William Brown

The Life And Death Of William Brown

Earthen Vessel 1888:

The Late Mr. William Brown, Of Friston, Suffolk.

Mr. W. Brown, the oldest of our Suffolk ministers, was called home on Saturday evening, June 9th, at the ripe age of 82, and was buried in the ground of the meeting-house on the following Saturday in the presence of a concourse of fellow-members, friends and others, from far and near, for he was greatly respected and valued. The funeral service was conducted by Mr. S. K. Bland and Mr. W. Large, of Sudbourne,—Mr. Harsant, of Peckham (formerly a member at Friston) engaging in prayer. Mr. Bland preached the funeral sermon on the following day—the quaint old six-sided chapel being packed to excess and overflowing. His text was Job 5:26, “Thou shalt come to thy grave at a full age, like as a shock of corn cometh in in his season.”

At the close, Mr. Bland read the following account of our departed brother:—

Mr. William Brown was born at Benhall, Suffolk, February 19th, 1806, baptized by Mr. Daniel Wilson at Tunstall, Suffolk, February 5th, 1824. While living at Benhall he worked hard in the cause of the Redeemer; preaching on the Lord’s day at Ordford, and on week days in the villages and cottages around.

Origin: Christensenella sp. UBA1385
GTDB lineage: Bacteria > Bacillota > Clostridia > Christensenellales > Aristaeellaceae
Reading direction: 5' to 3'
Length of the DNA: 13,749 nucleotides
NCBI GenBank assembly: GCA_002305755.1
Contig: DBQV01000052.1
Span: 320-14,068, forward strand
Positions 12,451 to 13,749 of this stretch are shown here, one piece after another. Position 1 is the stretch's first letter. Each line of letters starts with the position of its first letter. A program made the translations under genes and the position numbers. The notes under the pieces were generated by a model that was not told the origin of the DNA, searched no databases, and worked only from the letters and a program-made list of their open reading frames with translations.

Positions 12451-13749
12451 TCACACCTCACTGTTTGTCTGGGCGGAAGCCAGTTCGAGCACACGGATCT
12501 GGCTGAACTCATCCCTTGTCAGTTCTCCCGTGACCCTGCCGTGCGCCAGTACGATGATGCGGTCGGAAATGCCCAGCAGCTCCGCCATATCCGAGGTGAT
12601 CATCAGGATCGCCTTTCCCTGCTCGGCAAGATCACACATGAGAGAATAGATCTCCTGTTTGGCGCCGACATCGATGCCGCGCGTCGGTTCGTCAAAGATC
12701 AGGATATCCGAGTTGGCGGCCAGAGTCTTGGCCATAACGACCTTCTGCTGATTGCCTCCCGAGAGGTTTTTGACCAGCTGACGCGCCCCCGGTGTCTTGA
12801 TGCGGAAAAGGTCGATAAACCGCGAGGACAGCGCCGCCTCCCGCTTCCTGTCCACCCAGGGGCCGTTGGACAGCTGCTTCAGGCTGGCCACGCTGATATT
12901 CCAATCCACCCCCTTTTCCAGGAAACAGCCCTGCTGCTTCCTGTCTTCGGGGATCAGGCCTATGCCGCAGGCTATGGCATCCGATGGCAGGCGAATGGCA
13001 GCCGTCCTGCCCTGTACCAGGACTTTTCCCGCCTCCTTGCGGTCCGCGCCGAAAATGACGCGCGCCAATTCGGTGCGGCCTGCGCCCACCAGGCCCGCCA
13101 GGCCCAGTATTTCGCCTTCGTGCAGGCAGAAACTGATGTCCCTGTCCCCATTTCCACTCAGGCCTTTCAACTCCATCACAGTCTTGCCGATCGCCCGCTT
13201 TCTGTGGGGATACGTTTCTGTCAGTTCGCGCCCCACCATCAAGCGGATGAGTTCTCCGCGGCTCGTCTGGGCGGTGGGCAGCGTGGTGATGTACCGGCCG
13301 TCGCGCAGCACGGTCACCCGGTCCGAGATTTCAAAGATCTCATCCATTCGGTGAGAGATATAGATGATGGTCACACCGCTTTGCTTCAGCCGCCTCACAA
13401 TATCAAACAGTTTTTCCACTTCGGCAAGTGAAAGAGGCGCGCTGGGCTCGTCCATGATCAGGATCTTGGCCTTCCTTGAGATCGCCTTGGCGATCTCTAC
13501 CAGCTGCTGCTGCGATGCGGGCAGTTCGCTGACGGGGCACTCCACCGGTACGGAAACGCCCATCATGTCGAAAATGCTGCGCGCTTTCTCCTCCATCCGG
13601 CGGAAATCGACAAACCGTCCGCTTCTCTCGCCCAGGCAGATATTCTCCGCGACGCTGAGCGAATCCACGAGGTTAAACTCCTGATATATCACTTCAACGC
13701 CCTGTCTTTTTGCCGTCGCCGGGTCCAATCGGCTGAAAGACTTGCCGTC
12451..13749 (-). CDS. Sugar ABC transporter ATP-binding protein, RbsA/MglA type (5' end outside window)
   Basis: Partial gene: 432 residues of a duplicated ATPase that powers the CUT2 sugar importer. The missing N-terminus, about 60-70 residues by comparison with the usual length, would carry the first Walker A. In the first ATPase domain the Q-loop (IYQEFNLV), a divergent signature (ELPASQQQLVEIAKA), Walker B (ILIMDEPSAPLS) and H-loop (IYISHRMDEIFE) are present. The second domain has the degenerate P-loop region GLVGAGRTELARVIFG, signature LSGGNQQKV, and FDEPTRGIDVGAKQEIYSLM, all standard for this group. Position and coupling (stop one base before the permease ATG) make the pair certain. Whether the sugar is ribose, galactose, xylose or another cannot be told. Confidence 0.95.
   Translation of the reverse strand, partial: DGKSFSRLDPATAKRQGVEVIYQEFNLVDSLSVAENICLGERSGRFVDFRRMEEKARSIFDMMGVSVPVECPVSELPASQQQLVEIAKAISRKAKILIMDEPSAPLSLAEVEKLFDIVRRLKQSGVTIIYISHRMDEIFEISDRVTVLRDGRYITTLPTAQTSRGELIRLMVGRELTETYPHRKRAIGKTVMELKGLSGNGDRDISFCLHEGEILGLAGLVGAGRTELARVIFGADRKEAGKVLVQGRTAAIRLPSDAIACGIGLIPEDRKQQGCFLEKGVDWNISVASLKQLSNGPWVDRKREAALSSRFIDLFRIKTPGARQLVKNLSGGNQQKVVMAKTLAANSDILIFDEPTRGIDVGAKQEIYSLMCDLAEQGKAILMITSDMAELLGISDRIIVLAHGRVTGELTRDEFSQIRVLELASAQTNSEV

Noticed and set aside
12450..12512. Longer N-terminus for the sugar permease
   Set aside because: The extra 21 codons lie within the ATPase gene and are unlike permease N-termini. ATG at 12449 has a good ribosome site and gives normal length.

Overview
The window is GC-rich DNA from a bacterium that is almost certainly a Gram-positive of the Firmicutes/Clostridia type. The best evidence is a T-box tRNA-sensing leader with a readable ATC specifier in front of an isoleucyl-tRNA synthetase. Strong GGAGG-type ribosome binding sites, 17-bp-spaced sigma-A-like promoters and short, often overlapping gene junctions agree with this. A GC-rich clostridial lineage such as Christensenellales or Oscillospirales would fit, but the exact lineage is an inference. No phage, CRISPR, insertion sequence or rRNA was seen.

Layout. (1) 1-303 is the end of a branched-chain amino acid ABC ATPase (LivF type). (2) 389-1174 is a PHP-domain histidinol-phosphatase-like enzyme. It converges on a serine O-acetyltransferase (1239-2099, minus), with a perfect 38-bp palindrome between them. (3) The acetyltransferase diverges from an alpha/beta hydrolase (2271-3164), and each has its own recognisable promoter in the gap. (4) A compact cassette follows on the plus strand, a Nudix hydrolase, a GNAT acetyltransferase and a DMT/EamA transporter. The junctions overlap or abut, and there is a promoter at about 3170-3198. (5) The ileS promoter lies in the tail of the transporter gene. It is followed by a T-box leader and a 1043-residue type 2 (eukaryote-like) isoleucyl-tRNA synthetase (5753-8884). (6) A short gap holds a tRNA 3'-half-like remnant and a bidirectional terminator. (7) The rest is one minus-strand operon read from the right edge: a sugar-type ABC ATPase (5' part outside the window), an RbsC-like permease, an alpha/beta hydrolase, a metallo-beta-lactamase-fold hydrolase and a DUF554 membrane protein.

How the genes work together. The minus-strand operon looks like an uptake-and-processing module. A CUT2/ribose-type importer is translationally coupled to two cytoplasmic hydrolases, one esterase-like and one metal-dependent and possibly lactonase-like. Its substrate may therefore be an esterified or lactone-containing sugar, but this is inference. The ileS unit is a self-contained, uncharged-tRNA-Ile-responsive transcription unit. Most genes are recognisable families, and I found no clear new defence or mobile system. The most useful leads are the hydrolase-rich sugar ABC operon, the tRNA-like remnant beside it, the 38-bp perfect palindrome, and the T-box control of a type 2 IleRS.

In the year 1831 he had a call from the Church at Bardwell, and preached his first sermon there September 18th, 1831, and last, November 11th, 1832.

He came to Friston and preached his first sermon here November 18th, 1832, and his last, January 29th, 1888, from the text, 2 Cor. 4, last verse, “While we look not at the things which are seen, but at the things which are not seen: for the things which are seen are temporal; but the things which are not seen are eternal.”

During the long pastorate of 55 years he was abundantly blessed in his labours of love and in winning souls for Christ. He preached in season and out of season—notably during a large part of his ministry indefatigably at the chapel and villages around; spending and being spent for the Lord; living more for others than for himself; putting his feet in other people’s shoes; making their cares and difficulties his own; a helper of many in many ways.

Being a man of energy and purpose he became a land surveyor. This he made subservient to the Master’s work and cause at Friston. He measured and mapped out ten parishes for the Tithe Survey; surveyed part of the Great Eastern Railway; laid down the base line of the Manchester and Birmingham, Wahall and Tamworth railways.

He also applied himself to the study of botany, and obtained a certificate to practice Dr. Coffin’s Botanic System of Medicine, January 28th, 1850, in which he soon distinguished himself. Being eminently successful in his treatment of disease, he was eagerly sought after. In this, also, his life was spent for the Master, giving his time, energy and skill for the good of the bodies of the people, as well as seeking the higher interests of their souls.